Photo: AP Photo/Charles Dharapak
Yes, Republicans have indicated they would support an extension (and possible expansion) of the payroll tax cut which provides the average American family about $1,000 in extra spending money each year, but we’re still far away from a deal.The sticking-point, save for with a few lawmakers, has really never been about the payroll tax cut itself, rather how to you foot the price tag (which is over $100 billion, and tops $250 billion if you expand the tax break as Democrats want).
Democrats want a 3.25 per cent millionaires surtax on income over $1 million — a proposal Republicans are calling a non-starter and a political stunt. Nevertheless, that is the “pay-for” that will be voted on in the Senate this week, where it just might pass, before facing certain doom in the House of Representatives.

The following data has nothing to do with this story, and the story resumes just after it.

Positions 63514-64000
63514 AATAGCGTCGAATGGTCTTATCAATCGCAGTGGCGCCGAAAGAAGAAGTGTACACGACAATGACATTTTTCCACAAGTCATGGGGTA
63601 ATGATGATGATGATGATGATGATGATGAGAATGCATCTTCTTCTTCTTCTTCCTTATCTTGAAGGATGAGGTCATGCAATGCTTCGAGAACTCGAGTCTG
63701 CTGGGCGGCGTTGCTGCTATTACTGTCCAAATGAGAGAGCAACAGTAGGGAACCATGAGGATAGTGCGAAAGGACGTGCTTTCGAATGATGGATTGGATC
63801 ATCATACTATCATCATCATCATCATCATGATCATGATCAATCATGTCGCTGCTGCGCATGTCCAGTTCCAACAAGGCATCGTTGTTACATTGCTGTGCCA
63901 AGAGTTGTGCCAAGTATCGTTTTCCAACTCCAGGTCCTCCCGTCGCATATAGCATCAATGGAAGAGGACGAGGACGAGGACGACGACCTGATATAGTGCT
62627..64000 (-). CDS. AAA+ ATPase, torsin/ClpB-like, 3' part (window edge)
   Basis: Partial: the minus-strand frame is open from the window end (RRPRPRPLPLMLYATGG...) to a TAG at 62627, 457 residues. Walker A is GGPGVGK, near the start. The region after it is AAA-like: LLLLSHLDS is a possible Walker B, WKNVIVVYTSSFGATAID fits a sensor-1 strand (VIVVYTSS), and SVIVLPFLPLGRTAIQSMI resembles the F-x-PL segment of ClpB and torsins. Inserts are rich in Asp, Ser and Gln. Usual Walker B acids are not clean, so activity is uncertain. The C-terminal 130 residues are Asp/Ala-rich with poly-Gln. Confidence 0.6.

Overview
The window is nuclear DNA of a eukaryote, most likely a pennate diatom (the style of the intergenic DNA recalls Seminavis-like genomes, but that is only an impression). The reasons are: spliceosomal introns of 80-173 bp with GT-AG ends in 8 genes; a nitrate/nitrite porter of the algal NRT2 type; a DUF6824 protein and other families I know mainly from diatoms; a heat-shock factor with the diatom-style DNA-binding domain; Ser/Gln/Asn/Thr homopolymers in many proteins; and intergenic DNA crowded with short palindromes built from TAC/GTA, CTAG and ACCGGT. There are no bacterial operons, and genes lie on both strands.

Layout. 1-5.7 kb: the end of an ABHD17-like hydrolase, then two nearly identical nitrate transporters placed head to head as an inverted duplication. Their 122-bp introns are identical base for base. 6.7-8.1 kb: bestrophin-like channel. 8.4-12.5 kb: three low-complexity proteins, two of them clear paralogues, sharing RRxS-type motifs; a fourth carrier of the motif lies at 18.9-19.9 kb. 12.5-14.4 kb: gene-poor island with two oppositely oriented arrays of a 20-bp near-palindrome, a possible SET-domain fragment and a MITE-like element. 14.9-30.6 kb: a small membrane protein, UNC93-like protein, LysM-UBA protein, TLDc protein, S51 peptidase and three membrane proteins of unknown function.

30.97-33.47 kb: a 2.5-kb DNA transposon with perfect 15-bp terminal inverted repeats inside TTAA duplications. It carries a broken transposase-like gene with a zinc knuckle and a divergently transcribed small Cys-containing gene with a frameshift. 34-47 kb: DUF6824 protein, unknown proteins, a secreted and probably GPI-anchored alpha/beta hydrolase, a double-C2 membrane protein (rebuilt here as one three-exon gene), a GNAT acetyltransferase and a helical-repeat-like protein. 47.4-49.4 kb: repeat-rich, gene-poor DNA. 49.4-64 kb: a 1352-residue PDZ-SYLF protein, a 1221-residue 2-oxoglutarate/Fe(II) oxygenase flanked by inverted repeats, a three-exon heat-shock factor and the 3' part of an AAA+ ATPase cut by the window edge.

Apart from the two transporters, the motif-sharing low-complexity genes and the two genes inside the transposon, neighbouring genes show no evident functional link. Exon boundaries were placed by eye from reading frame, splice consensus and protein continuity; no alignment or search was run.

After the failure of the Super Committee, some Republicans are trying to tie the tax cut extension to a modification of the “sequesters” — the automatic spending cuts to the Department of defence and other agencies. The White House has threatened a veto on any measure that modifies those deficit-cuts.
If taxes are off the table, then Democrats and Republicans will have to find spending cuts to avoid adding to the deficit, something most Republicans would probably block anyway. Lawmakers then run the risk of lessening the impact of their job-creating tax cut, but cutting government programs to pay for it.
There just aren’t enough budget gimmicks left to pay for it any other way.
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